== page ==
The tests are in the test/expressions directory. I added an esprima test set based on the expressions test i could find in fixtures/esprima (keeping the LICENCE file I found in this dir). and an is-babylon-expression dir with the tests that were in this module.

You will see I added a new denyLineComment option (defaults to false) to babylon.
This was a trade-off that I measured via benchmarks to keep a feature that was in is-babylon-expression, raising an exception for expressions that finish with a lineComment.
@TimothyGu, note that I reversed the default behavior of is-babylon-expression to avoid having a different default for parse and parseExpression so lineComment: true is not necessary anymore, and all other cases need a denyLineComment: true

Tell me what you think and if we agree on this. I will then add documentation on the README regarding the new option and parseExpression API.

Thanks

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danez commented Jan 2, 2017

Could you please rebase the commit on current master? The commit it is currently based on seems to be broken, that's why codecov is not updating.

@jeromew jeromew force-pushed the jeromew:master branch from 25286a5 to 304aaaa Jan 6, 2017

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codecov-io commented Jan 6, 2017

Current coverage is 97.27% (diff: 100%)

Merging #213 into master will increase coverage by <.01%

@@             master       #213   diff @@
==========================================
  Files            21         21          
  Lines          3999       4004     +5   
  Methods         489        482     -7   
  Messages          0          0          
  Branches       1169       1179    +10   
==========================================
+ Hits           3890       3895     +5   
  Misses           49         49          
  Partials         60         60          

Powered by Codecov. Last update 28c467e...3dc7b8d

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jeromew commented Jan 6, 2017

@danez I just rebased the PR.
coverage information was calculated on https://travis-ci.org/babel/babylon/jobs/189441861
but coverage seems to have a problem updating its view of this PR - https://codecov.io/gh/babel/babylon/pull/213

I think it wants to start its history on the first commit I did that was squashed and replaced. This is probably linked to https://github.com/codecov/support/issues/126 as the coverage page states "Commit was deleted by force push or pull request rebase."

Do you want me to try and open another pull request ? I could create a new branch on my side with identical commits and send it as a PR forcing github + coverage to start a new thread.

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danez commented Jan 7, 2017

Can you elaborate more on the new option you added? From your comment it sounds that this is added because of performance reasons? Somehow throwing an exception, because it is slower doesn't make sense to me.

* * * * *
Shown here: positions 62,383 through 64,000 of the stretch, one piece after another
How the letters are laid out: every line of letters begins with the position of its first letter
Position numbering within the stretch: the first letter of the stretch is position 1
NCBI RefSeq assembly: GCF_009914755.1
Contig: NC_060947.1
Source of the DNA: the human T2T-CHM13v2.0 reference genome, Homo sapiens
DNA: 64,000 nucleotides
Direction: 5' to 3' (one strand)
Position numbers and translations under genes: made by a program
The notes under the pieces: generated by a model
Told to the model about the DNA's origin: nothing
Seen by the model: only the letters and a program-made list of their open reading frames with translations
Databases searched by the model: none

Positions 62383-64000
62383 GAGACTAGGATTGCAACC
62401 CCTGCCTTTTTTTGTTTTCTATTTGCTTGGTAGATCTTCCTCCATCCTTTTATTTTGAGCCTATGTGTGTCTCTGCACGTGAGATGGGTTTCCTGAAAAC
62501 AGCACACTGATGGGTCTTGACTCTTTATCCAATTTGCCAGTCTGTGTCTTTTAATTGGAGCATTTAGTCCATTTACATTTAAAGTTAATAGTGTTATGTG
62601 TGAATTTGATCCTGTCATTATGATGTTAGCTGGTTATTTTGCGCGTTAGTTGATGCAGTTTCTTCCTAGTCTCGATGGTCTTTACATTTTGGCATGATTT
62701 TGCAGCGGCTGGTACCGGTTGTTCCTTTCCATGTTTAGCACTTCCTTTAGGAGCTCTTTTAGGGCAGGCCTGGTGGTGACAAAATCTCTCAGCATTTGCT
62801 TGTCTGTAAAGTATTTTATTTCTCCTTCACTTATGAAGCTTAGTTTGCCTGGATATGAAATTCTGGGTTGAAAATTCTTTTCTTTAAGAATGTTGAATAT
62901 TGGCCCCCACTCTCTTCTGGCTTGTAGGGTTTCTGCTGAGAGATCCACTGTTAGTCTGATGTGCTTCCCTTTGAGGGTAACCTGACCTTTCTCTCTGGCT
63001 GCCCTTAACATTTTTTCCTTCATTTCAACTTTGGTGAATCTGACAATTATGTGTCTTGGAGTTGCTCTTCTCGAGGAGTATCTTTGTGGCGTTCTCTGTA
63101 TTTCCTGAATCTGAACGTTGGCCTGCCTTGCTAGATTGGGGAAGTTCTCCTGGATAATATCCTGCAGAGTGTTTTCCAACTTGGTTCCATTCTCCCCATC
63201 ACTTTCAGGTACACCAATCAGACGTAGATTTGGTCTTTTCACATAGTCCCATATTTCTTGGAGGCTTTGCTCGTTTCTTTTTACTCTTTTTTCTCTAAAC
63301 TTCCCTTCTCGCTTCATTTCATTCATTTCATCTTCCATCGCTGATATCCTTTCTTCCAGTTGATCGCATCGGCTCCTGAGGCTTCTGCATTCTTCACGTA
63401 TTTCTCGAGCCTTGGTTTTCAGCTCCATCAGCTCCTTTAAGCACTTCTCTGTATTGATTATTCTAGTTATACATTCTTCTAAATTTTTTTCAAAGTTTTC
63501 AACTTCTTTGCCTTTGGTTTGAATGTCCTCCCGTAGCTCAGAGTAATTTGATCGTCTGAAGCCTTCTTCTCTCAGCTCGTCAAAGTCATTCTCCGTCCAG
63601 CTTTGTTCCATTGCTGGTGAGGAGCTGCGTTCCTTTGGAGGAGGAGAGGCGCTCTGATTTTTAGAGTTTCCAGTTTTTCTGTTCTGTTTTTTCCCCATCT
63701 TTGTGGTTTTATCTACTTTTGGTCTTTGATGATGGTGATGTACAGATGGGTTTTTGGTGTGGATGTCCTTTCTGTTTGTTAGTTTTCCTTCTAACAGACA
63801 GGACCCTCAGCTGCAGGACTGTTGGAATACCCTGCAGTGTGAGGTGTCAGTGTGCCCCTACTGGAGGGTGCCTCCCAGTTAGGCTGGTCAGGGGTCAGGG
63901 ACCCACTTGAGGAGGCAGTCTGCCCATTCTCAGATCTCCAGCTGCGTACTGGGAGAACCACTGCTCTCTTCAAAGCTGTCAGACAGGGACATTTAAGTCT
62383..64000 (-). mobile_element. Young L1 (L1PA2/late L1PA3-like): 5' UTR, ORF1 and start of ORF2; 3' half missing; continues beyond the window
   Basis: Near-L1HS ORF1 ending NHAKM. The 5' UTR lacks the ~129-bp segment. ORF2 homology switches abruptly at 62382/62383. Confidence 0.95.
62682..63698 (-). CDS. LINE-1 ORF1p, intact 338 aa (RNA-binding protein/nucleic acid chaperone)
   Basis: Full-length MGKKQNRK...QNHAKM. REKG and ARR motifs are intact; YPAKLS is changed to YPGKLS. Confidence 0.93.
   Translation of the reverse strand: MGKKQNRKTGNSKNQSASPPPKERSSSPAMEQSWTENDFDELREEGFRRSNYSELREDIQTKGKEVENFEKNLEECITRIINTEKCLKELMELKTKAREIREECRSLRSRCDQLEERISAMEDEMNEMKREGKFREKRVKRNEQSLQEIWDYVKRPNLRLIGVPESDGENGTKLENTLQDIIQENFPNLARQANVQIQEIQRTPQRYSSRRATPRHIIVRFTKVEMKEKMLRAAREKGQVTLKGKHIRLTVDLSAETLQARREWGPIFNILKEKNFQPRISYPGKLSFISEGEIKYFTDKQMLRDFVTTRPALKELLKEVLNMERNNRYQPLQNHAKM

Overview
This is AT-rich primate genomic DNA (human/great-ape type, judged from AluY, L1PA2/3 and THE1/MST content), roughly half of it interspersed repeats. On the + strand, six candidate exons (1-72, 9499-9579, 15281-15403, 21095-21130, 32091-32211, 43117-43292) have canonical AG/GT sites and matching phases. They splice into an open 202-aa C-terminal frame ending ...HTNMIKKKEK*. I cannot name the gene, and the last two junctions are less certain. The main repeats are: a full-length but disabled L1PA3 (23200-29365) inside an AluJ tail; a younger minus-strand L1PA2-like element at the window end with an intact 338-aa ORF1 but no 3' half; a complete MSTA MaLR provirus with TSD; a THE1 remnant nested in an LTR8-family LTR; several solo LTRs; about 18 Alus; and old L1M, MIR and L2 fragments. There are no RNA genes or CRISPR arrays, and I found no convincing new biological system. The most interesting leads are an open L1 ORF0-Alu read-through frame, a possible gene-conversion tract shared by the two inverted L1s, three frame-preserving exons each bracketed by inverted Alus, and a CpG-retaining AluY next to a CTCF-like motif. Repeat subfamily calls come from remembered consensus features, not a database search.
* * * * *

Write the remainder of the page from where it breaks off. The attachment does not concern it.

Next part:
In general I'm a little bit opposed to the new option, as we try to be complete ecma-script parser and not a customizable parser where certain (specified) features can be turned off/on.

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ForbesLindesay commented Jan 17, 2017

@jeromew I don't think we should have denyLineComment in here. We should either implement that as part of isExpression or not at all, even if there is a performance hit. In the long run, we will be using babel-code-gen to generate the output and it won't matter if something has line comments in.

The denyLineComment option doesn't really make sense as part of babylon.

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jeromew commented Jan 17, 2017

@danez, @ForbesLindesay you are right. I tried to fit the "deny comment" feature that is-babylon-expression had. I agree that it does not seem reasonable that my implemention of that would tend to add a such a morphing option to the parser. I will remove it.

@jeromew jeromew force-pushed the jeromew:master branch from 304aaaa to 1ff1005 Jan 17, 2017

@jeromew jeromew force-pushed the jeromew:master branch from 1ff1005 to 3dc7b8d Jan 17, 2017

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jeromew commented Jan 17, 2017

@danez I removed the denyLineComment. Thanks for the feedback.

After further examination, I think that parseExpression users will have the opportunity to detect LineComments by simply looking at the trailingComments property that babel adds on the parsed Node. This is simpler and cleaner.

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danez approved these changes Jan 20, 2017

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TimothyGu commented Jan 26, 2017

Any timeline for when this can be applied?

@danez danez merged commit 898c4a7 into babel:master Jan 27, 2017

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@hzoo hzoo referenced this pull request May 26, 2017

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Add a parseExpression method #210